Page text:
Halfe is a Cree writer and social worker whose heritage is particular important in her poetic works. ‘Elder’s Waltz’ is no exception. It was published in her collection Bear Bones & Feathers in 1994.
Explore the poem 'Elder’s Waltz'
She goes into detail about the atmosphere, mood and complex pieces of clothing the two dancing partners are going to wear. There are campfires burning, muskeg tea boiling, and a variety of references to other indigenous practices that help a reader imagine the scene fully and completely.
‘Elder’s Waltz’ by Louise Halfe is a sixty-two line poem divided into uneven sets of lines. These range from stanzas of two lines up to ten lines. There is no single pattern of rhyme but there are instances of half and full rhyme throughout the text. In regards to the latter, full rhyme can be seen through the perfectly rhymed endings of lines three and twelve (as well as others).
Half rhyme, also known as slant or partial rhyme, can be found at the ends of, and inside, multiple verses. It is seen through the repetition of assonance or consonance. This means that either a vowel or consonant sound is reused within one line, or multiple lines of verse. For example “deer-skin” and “moccasins” or in line six of the sixth stanza, “leathered” and “legs”.
One of the most prominent techniques in Elder’s Waltz is code-switching. This is a combination, variation and alteration between one way of speaking and another. In the case of ‘Elder’s Waltz’ Halfe moves back and forth between Cree and English, using the Cree words for grandma and grandpa, “Nōhkom” and “Nimosōm.”
Audience and Purpose
While it is impossible to say for sure without hearing from the poet herself what the purpose of this piece is, or for whom it was written, a reader can hazard a guess through context clues. It is likely Halfe wrote this poem in an attempt to depict and share the ceremony depicted in the text, as well as all the associated sights and sounds. Perhaps, she wrote it with a wide audience in mind, any who might have an interest, or a slimmer audience, other members of the Cree Nation.
Analysis of Elder’s Waltz
In the first stanza of ‘Elder’s Waltz,’ the speaker begins by telling the reader that “Nōhkom and Nimosōm” are going dancing. This very simple statement outlines the rest of the poem and is returned to multiple times. The “waltz” the two are going to participate in is complicated. There is a lot to prepare. In the next set of lines, the speaker describes how “Elder’s Murmuring / prayer songs” is necessary for the occasion, as is “ribbon cloths” and “Tobacco offerings”.
The speaker tells the reader in the next lines that the grandmother is wearing large “pony beads” and, using alliteration, a “flowing flowered dress / a wide beaded belt”. The very simple diction used by Halfe makes the images clear. It’s easy to imagine these accessories. She uses the word “trinkets” in line ten. This word is usually associated with things of little worth or small collectables. Therefore it’s an interesting contrast in the midst of these ceremonial items.
In lines eleven through fourteen, the scene is expanded and via a few sense-based descriptions Halfe allows the reader a better understanding of what its like to be there. For example, one would see “muskeg tea” boiling. The leaves that make this particular tea are known as “forever leaves” in Cree and are usually used to cure stomach pains and associated complications. There are also campfires and “smoke” in the air.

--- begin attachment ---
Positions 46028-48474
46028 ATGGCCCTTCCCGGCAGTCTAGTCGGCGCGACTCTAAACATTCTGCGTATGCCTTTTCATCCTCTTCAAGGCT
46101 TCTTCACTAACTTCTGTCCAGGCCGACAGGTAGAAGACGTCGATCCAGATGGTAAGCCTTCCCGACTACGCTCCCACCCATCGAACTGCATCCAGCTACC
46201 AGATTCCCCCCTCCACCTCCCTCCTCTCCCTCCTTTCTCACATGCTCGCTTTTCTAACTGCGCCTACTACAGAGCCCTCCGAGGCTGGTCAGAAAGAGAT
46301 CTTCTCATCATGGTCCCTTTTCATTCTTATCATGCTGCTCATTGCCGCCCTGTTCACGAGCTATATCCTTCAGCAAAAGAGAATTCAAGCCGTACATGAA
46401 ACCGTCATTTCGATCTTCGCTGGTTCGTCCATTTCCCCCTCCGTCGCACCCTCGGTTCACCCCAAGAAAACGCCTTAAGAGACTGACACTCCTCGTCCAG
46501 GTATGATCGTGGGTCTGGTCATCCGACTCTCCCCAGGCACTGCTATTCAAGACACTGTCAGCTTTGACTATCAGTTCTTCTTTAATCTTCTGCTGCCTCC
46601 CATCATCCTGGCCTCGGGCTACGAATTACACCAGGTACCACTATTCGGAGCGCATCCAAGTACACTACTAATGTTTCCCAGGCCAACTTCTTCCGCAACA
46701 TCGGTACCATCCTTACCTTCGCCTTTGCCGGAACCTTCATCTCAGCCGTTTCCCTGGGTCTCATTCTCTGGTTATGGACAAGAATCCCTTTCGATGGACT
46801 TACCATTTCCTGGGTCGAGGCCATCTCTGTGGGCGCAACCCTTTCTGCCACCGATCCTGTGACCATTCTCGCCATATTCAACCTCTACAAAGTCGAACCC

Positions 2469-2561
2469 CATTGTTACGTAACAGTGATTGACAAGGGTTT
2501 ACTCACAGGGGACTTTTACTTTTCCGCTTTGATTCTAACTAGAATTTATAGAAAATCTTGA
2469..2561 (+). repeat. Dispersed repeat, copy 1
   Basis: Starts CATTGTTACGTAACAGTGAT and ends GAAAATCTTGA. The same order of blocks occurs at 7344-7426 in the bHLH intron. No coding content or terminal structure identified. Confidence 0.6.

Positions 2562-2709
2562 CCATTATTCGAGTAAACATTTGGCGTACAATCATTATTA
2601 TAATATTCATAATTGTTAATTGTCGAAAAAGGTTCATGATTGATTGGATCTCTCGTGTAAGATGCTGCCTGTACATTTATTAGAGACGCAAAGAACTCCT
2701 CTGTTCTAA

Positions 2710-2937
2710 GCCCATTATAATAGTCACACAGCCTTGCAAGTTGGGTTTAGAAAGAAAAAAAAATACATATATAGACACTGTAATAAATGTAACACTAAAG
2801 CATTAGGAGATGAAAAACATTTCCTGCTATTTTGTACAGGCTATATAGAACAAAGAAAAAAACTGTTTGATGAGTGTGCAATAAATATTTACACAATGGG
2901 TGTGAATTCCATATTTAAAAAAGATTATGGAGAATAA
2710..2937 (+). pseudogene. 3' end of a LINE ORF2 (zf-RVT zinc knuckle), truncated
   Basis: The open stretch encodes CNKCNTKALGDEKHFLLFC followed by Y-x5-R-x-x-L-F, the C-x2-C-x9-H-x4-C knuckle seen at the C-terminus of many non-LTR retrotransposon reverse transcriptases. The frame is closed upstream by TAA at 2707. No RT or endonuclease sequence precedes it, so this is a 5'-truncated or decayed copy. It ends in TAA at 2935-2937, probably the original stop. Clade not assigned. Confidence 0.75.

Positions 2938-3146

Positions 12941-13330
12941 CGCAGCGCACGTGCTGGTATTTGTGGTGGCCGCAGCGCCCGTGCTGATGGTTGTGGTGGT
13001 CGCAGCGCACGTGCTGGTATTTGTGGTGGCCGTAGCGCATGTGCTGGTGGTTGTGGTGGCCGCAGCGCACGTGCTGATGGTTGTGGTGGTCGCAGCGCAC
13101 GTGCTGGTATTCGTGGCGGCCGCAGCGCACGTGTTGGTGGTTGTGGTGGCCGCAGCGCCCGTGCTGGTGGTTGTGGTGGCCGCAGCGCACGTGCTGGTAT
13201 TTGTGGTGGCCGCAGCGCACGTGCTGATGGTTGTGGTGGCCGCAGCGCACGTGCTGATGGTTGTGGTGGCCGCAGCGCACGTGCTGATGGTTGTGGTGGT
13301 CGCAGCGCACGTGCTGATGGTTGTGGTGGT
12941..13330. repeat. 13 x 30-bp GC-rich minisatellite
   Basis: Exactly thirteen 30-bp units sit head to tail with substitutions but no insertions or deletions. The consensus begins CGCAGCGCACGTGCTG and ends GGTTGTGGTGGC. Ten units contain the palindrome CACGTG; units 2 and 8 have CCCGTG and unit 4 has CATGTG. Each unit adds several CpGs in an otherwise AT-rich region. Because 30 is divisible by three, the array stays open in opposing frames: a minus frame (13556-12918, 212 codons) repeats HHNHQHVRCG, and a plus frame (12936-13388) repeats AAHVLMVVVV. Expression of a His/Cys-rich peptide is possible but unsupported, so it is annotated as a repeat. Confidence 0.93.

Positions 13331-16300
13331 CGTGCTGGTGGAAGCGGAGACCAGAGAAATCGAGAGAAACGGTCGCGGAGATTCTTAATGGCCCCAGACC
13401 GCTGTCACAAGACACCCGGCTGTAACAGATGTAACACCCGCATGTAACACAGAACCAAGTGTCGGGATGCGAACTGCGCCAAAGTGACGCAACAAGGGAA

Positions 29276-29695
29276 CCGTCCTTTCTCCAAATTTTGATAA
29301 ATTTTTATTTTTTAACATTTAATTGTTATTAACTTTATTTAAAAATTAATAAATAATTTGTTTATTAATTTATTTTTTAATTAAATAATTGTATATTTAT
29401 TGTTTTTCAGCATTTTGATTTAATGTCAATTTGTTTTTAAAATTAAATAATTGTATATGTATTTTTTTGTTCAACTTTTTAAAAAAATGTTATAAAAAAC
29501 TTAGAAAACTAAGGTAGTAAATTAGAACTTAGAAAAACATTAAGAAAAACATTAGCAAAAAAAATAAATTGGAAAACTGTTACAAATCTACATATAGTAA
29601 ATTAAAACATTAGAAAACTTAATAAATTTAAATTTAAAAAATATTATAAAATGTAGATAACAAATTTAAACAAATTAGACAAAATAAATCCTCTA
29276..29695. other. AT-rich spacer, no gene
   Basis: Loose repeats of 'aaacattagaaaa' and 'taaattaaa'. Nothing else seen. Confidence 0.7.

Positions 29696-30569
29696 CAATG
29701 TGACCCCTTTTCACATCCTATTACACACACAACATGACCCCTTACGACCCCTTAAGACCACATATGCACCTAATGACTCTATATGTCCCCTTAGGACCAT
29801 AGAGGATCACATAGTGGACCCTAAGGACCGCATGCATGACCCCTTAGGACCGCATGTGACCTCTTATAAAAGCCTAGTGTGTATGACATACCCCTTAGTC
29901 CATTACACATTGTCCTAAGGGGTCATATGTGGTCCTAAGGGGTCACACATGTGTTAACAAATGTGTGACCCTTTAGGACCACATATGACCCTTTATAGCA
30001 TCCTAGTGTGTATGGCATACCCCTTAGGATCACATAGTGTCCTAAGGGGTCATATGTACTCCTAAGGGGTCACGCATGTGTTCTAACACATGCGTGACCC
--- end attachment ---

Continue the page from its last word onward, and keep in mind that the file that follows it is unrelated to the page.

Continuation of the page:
In lines fifteen and sixteen the first two lines of the poem are repeated. When a poet makes this choice, the lines are known as a refrain. They will reappear again later in the poem. It increases the musicality and rhythm of the text. In these lines, the poet describes how Nōhkom, grandmother, has been working “for hours / on her deer-skin moccasins”. She’s been manipulating them with her hands, stretching and kneading them. She also works on pant legs and “thongs” made of “rawhide”. All these items are also necessary for the dance/ceremony to take place.
The next lines of ‘Elder’s Waltz’ are filled with references to specific plants. In the first two lines, the speaker mentions “pemmican,” “chokecherry” and “kinnikinnick”. The first, pemmican, is a mixture of fat and protein used historically in indigenous cuisine. The word is derived from a Cree word, pimîhkân.
Additionally, there’s a reference to “Chokecherry”. This is also known as bitter-berry and is a species of cherry found in North American. The last, “kinnikinnick” is a Native American and First Nations herbal smoking mixture. It’s made from leaves or bark. There are a variety of uses for it, from medicinal to spiritual.
Grandfather, or Nimosōm, also has “blond-white hair” and is preparing his own ceremonial clothing to wear. This includes a “quilted jacket” and “tanned leggings”. There are numerous beads, as seen through repetition, hanging on his clothes, all the way down to his “moccasin feet”.
The atmosphere at the dance in ‘Elder’s Waltz’ is joyous. Everything is “laughing” under the sky and the campfire is burning. The overall mood is peaceful, respectful, and joyous.
As the scene goes on, grandfather goes to look for the “White-skinned drum” and dances as he moves to music only in his head. The poet uses repetition again in line forty-eight. “Tonight, tonight” the speaker declares, as if echoing the thoughts and feelings of the participants, “the departed spirits will feast on the bone’s marrow”. They will come into contact with their ancestors and honour them. The refrain repeated in lines fifty-one and fifty-two.
In the final lines of ‘Elder’s Waltz’ the speaker describes other actions people take at the dance. They are squatting in a circle, touching hands. The atmosphere is expanded with references to the drum, the smells in the air, and offerings to the ancestors. In the last two lines, the poet repeats the refrain for the last time.